"The factor proactivity refers to getting involved in training processes on one's own initiative and for one's own sake" (Zuber and Conzelmann, 2019, p. 8). The impulse to act is self-determined and does not require an external push, as when an athlete looks for opportunities to catch up on missed training content. Intrinsic motivation as the most self-determined motivation according to self-determination theory (Ryan and Deci, 2000) is characterized by the sensation of immanent pleasure associated with performing an activity for its own sake. On the opposite end of the self-determination continuum, extrinsic motivation pertains to actions triggered by expected consequences, such as fame, honor or prize money. Zuber and Conzelmann (2019) name also connections between proactivity and the concept of achievement goal orientations: A proactive athlete pursues his or her goals perseveringly, as does an athlete which is first on the training grounds and practicing technical processes independently. Achievement goal orientations guide actions towards certain goals, including task and ego orientation (Nicholls, 1984) or mastery and performance orientation (Ames and Archer, 1988), and competitiveness (Gill and Deeter, 1988). As the factor proactivity gives no indication of which goals are being closely pursued, all three discussed goal orientations are conceivable as the origin of proactive behavior. Due to the fact, that those goals are being pursued persistently, Zuber and Conzelmann (2019) assume also a connection to the concept of volition. Processes such as self-motivation and self-regulation are responsible for initiating an action and maintaining it until a specific goal has been achieved, what is especially important in the course of an athletic career (Elbe et al., 2005; Baron-Thiene and Alfermann, 2015). Therefore, starting from this theoretical positioning, it can be assumed that the factor proactivity has connections with self-determination, achievement goal orientations, as well as volitional processes.
"The factor ambition is characterized by the absolute will to successfully pursue self-imposed goals in competitions" (Zuber and Conzelmann, 2019, p. 8). Ambitious athletes aim at winning competitions which is for instance shown by athletes that clearly communicate before the competition that they want to win. If winning is not achieved, the athlete faces disappointment. Thus, the factor ambition shows conceptual similarities to the achievement goal orientations competitiveness and goal orientation (as the goals are self-imposed) and, probably to a smaller extent, ego orientation.
The factor commitment in the setting of training refers to readiness and willingness to perform (Zuber and Conzelmann, 2019). A committed athlete shows an active stance in training and demonstrates his/her will to work hard, to attain a goal, and to pursue a task repeatedly, even in the face of adversity (Scanlan et al., 1993), what again makes its connection with volition obvious (Elbe et al., 2005). Committed athletes also orient towards and compare with stronger athletes, what makes a connection with competitiveness realistic.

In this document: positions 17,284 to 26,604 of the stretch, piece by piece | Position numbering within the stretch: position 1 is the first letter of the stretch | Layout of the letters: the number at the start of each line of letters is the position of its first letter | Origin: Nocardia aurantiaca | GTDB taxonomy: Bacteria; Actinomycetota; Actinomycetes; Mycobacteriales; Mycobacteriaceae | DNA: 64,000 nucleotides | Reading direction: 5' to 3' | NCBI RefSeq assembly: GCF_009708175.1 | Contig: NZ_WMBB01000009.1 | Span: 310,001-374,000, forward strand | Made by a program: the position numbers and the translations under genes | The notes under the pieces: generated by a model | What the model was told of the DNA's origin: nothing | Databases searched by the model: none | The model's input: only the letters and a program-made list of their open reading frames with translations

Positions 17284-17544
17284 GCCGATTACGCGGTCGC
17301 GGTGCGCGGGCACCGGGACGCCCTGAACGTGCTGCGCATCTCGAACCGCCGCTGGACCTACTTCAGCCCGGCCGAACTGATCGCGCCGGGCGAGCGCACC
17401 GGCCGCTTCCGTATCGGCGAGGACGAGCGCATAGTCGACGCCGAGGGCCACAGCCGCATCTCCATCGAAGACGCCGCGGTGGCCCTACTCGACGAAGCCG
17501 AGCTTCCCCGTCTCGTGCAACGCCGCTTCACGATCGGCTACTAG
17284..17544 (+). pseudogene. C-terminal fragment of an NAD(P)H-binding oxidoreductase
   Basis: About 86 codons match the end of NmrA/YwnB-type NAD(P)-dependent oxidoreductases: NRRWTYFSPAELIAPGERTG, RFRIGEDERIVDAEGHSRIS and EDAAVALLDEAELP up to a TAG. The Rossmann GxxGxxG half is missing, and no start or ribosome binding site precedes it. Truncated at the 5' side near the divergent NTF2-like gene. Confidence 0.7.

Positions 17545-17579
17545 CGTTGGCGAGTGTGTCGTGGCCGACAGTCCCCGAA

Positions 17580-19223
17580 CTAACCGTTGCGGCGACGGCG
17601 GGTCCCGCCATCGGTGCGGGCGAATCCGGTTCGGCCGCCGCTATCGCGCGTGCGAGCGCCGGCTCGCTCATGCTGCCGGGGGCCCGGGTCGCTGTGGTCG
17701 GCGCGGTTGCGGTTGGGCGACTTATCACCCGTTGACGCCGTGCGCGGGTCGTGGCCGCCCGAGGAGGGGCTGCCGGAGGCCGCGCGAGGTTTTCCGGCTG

The theoretical embedding of the three factors just outlined yields certain assumptions on which already well-examined constructs are related to the achievement-motivated behavior measured with AMBIS-I. In summary, convergent validities of the scales of AMBIS-I with self-determination, achievement goal orientations, and volition are to be expected.
Concurrent and predictive criterion validity are of particular importance in the context of talent identification and development because potential talent predictors and the tools to assess those talent characteristics should show associations with actual performance and must be able to predict later success or future performance (Buekers et al., 2015; Feichtinger and Honer, 2014; Morris, 2000; Sarmento et al., 2018; Vaeyens et al., 2008).
Previous studies have shown that motivational and volitional characteristics are relevant predictors of current (e.g. Dominguez-Escribano et al., 2017; Erikstad et al., 2018; Feichtinger and Honer, 2014; Gillet et al., 2012; Goncalves et al., 2011) and future performance (e.g. Forsman et al., 2016; Honer and Feichtinger, 2016; Unierzyski, 2003; Zuber and Conzelmann, 2014; Zuber et al., 2015) or dropout (e.g, Sarrazin et al., 2002). Motivational characteristics like achievement goal orientations (e.g. DominguezEscribano et al., 2017; Feichtinger and Honer, 2014; Goncalves et al., 2011; Honer and Feichtinger, 2016; Zuber et al., 2015) and less common self-determination (e.g. Gillet et al., 2012; Zuber et al., 2015) as well as volitional characteristics (e.g. Erikstad et al., 2018; Feichtinger and Honer, 2014; Toering et al., 2009) displayed small to moderate associations to divers performance relevant criteria, including coach ratings, selection to a higher squad, professional contracts and objective performance in competitions. Many of these studies were conducted in team sports (mainly football) (e.g. Erikstad et al., 2018; Feichtinger and Honer, 2014; Forsman et al., 2016; Goncalves et al., 2011; Honer and Feichtinger, 2016; Toering et al., 2009; Zuber et al., 2015). Some studies refer to a mixed sample of team and...